The drop in settlements is not due to a lack of dialogue, according to proponents. “There’s been more dialogue, but less consensus,” says AFSCME’s Ferlauto, who notes the protocol now established is for communication between shareholders and issuers, but there’s less ability to come to terms, particularly on “big ticket” items. As an example, Ferlauto points to negotiations over AFSCME’s tax gross-up proposals, which ask companies to stop providing tax gross-up payments to executives that are not available to other managers.
“Companies are willing to concede on smaller amounts, such as perks,” Ferlauto said, “but not on such things as payments covering change-in-control or other big-number items.”
One proponent is bucking the trend, however, having settled roughly four out of five proposals calling on companies to adopt stricter pay-for-performance metrics, and two-thirds of those calling for a majority vote standard in director elections. The United Brotherhood of Carpenters and Joiners of America has settled 28 of 34 “pay-for-superior-performance” proposals so far this year, according to union officials, and has engaged in “good” discussions with dozens more companies that received letters—rather than proposals—calling for a re-evaluation of some pay practices.
“We thought it’s been the best year in terms of substantive and successful engagement,” said Ed Durkin, corporate affairs director at the Carpenters’ fund, regarding dialogue over this year’s pay for performance proposal, which looked closely at how companies stacked up against their peers on metrics for pay elements ranging from “golden parachutes” to supplemental executive retirement plans.
“Companies appreciated that we took an in-depth look and challenged their plans in specific terms,” Durkin said. “Because of that, what we found was a greater willingness [on the part of issuers] to engage this year, to argue their case, and in many cases concede when it was a good, solid, and substantive discussion.”
With whom the Carpenters engaged also played a role in achieving
consensus, Durkin said. Meetings were largely with human resources staff
and corporate secretaries, though some also were with the named
executive officers whose compensation was the subject of discussion, as
well as with compensation consultants. “We were looking for a group of
people who knew the ‘nuts and bolts’ of the plans and could best
appreciate our arguments” for change, Durkin said. That, he said, made
for a more effective and efficient process than had the fund negotiated
with the entire compensation committee or multiple directors.
According to Durkin, companies with whom the fund settled largely agreed to make incremental changes toward the use of restricted shares, tightening and greater disclosure of performance targets, disclosure of rationales for performance metrics, increased transparency beyond that called for by the SEC, and other similar steps.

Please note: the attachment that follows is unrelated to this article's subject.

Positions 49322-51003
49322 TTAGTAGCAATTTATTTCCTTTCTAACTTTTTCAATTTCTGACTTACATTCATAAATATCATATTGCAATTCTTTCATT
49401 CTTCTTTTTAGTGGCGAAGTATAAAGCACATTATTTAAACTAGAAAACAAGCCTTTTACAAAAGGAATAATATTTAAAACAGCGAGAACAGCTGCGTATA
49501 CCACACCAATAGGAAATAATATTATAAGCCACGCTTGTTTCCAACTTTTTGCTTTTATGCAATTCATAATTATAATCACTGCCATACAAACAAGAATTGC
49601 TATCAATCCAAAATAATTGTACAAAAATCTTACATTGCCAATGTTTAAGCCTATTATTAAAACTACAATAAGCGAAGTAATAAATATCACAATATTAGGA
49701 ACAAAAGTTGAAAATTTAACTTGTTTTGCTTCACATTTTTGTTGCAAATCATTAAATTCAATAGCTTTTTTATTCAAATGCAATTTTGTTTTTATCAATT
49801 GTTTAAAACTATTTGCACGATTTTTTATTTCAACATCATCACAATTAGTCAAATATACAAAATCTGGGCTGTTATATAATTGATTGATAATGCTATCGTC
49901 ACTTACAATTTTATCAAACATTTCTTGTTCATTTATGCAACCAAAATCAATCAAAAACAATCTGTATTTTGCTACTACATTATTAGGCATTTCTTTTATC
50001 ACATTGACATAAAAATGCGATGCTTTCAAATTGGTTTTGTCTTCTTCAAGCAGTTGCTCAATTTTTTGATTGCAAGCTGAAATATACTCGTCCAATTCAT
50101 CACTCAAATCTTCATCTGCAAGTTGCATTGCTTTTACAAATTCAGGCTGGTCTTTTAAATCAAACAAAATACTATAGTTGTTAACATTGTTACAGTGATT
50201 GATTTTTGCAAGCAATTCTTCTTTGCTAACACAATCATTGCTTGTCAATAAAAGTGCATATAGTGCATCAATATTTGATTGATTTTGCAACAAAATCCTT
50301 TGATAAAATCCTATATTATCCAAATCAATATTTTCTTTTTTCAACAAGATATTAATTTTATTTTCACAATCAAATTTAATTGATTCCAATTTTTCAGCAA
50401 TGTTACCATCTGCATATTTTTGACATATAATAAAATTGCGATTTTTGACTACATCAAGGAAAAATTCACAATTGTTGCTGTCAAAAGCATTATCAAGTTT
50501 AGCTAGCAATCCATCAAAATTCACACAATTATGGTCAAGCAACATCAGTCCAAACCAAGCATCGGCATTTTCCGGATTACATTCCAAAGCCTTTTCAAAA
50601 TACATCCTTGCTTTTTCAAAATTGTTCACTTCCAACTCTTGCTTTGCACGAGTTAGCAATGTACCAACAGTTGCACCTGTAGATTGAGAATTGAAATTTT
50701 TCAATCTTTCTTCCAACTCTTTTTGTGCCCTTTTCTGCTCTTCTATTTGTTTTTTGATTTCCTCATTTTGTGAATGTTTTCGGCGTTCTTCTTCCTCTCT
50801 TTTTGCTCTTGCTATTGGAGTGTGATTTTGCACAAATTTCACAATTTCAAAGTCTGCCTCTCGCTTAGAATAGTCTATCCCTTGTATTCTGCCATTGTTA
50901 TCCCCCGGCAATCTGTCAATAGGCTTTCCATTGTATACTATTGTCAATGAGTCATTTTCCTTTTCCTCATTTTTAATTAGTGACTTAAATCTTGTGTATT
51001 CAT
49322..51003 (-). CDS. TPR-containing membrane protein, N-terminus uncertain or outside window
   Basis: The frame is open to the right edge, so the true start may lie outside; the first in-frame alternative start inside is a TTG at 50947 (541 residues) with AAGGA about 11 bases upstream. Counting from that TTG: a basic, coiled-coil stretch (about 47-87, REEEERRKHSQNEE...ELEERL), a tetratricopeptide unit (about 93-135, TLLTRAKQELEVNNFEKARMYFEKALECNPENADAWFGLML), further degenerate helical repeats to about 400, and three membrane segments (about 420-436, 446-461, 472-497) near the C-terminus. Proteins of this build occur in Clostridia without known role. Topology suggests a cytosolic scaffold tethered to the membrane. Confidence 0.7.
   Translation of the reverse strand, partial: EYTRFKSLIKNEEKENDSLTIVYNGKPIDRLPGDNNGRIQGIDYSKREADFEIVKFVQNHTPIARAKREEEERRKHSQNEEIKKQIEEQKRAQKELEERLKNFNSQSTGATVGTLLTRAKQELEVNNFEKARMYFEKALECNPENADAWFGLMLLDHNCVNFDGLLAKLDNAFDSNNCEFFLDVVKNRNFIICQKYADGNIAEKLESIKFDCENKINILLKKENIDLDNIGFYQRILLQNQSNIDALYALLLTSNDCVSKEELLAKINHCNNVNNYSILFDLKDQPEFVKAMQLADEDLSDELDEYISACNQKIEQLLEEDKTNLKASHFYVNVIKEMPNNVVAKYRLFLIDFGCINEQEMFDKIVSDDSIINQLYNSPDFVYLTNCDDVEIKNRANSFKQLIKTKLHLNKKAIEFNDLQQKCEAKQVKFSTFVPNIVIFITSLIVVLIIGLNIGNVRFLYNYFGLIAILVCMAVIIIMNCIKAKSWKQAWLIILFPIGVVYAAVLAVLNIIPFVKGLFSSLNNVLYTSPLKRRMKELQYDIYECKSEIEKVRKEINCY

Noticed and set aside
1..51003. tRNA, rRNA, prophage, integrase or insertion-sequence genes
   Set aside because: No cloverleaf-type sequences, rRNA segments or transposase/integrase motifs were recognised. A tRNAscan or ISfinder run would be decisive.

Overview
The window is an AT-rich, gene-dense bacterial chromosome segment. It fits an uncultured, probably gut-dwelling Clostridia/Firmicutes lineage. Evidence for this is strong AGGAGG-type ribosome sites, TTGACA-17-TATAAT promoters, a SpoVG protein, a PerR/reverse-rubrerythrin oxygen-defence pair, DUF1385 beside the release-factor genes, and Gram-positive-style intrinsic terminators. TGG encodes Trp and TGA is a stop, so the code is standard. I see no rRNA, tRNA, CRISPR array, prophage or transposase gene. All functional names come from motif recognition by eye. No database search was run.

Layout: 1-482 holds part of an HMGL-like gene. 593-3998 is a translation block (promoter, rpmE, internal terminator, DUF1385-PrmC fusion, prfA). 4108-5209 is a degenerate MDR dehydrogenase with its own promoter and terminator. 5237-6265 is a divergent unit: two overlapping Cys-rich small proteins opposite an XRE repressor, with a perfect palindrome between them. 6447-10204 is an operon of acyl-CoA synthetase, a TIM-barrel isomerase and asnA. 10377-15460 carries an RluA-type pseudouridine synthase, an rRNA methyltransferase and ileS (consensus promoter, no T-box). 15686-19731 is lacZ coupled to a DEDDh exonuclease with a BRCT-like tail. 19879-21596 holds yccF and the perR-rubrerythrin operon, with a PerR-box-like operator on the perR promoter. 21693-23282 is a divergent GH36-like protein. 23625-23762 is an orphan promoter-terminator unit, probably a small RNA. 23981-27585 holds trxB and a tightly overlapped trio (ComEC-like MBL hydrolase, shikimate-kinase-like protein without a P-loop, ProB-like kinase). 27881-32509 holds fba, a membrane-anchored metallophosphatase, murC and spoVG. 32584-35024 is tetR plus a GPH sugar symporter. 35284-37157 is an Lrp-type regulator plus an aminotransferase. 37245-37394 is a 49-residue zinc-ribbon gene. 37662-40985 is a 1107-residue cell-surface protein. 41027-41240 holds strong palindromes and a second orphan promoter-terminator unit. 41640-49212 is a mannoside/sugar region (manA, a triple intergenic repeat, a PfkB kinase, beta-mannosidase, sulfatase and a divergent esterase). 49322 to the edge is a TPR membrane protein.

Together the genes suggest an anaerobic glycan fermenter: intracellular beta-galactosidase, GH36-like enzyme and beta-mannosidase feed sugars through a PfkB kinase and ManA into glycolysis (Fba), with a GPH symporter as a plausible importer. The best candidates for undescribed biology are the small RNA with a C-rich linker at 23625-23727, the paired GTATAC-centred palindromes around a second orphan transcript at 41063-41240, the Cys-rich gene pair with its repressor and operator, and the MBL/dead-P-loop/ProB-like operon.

The Carpenters’ experience is echoed to some degree by Olson. “I don’t see that issuers are taking a harder view toward discussing a basis on which to withdraw,” said Olson. Moreover, he noted, ongoing dialogue born of issuer-investor working groups on issues such as majority voting and “say on pay” are helping resolve issues before resolutions are filed.
That may hold true for some compensation and other proposals with a notable exception being pay vote resolutions. Of 82 such proposals now being tracked by RiskMetrics, just two have been withdrawn; one because it was duplicative, and the other because the targeted company, Verizon, agreed to adopt the measure in response to majority support in 2007.
Companies, for their part, have had a tough time dealing with “chronic proponents,” who, according to Olson, are retail shareholders that “simply don’t negotiate” on any practical basis.
Olson’s assertion is backed by withdrawal rates for proposals to repeal classified boards, eliminate a supermajority vote requirement, adopt cumulative voting, and allow shareholders to call special meetings, the vast majority of which are filed by retail investors. RiskMetrics is now tracking 216 such proposals in sum, of which just 15, or 7 percent, have been withdrawn.
Retail investor and governance activist John Chevedden disputes the assertion, however, noting that companies often move to omit proposals at the SEC under the "substantially implemented" argument, then propose the measure as a management-sponsored ballot item. Moreover, Chevedden argues, retail investors are indeed withdrawing at companies that are willing to negotiate "seriously" and points to American Express as an example. A Kenneth Steiner proposal to the credit card company was pulled late last year after the company agreed to put the resolution to a vote as a management item. The measure passed at the company's April 28 annual meeting.